A year ago I would have laughed at the thought of getting my dog a DNA test. Seriously, I love my mutts; I don’t need to know what breed they are to knowhow much I love them! I recently found out that Dog DNA tests are much more than just finding out what breed they’re mixed with.
In November 2020, my senior dog, Margi, passed away. She joined her brother, Riedi, who passed in 2019, over the rainbow bridge. It had been 18 years since I hadn’t had a dog in my home and it was so quiet that I couldn’t handle it! I was used to having a snuggle buddy or one of them begging for a treat at all hours!
I had thought I would give myself time to grieve my kids, but with COVID-19 and being cooped up inside so much, it was unbearable. Just 10 days of quiet was enough. I searched on Petfinder and the local pet rescue websites to see the adoptable dogs in the area.
I had pretty specific requirements too. I wanted a dog that was not too big but not tiny either, around 35 pounds. I didn’t care if it was male or female, but the last few years with senior dogs made me want a dog that was under 6 years old, but not a puppy. I needed a companion that I could go on long walks with and cuddle with too!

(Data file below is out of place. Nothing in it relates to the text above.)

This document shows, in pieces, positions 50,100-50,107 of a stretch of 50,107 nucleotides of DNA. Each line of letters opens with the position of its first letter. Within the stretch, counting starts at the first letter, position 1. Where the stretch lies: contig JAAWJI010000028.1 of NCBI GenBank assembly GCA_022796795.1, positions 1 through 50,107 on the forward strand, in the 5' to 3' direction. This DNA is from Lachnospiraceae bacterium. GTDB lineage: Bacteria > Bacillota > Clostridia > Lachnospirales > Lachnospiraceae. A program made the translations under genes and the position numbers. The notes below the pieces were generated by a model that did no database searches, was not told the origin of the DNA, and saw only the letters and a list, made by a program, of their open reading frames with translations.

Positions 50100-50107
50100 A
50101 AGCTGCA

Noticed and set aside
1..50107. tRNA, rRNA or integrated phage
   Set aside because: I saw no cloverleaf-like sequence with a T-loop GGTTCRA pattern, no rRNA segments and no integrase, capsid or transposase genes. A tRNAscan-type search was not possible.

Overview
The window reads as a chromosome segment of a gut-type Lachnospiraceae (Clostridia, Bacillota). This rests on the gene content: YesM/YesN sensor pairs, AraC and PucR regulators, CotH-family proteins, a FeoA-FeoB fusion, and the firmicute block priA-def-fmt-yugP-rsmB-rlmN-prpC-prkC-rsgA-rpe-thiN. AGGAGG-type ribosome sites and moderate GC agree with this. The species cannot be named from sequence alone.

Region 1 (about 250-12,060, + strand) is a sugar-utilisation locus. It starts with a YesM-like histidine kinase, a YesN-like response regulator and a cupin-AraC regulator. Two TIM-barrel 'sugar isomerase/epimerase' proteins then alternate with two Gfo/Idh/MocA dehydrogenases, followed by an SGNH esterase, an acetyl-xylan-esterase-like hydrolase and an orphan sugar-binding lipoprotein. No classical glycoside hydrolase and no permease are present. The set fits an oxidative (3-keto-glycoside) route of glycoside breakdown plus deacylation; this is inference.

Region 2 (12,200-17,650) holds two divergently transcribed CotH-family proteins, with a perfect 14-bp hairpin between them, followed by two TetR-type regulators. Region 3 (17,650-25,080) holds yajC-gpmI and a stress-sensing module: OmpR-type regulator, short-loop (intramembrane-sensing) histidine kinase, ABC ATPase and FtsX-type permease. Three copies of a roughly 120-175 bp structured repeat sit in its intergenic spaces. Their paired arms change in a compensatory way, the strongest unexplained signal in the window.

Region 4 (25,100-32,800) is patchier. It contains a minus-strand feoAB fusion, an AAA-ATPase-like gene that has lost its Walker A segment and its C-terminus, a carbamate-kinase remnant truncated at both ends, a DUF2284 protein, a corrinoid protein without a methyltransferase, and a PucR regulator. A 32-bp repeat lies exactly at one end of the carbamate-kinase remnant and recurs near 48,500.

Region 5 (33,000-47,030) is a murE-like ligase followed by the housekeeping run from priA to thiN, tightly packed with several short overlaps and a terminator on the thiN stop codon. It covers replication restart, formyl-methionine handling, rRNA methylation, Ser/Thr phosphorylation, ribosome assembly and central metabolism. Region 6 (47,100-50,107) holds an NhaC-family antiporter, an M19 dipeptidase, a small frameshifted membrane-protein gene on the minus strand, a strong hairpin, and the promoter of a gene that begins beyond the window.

I thought it might take some timeto find the perfect match, but my Riedi & Margi had other plans! They sent Moxi to me! She was at a local Atlanta rescue shelter, Fur Kids.
Moxi (Magdelena Haroldine Clements)is a very sweet girl but had a rough start. I am the 4th home she’s been to in the last 2 years! They discovered that she didn’t get along well with children and other dogs. She needed a quiet house where she could rule the roost! We are the perfect match!
A few days after adopting Moxi, I took her for a wellness checkup and her vet mentioned that not only was she about 5 pounds overweight (we need to get started on those walks ASAP!) but she might have some herding breed in her.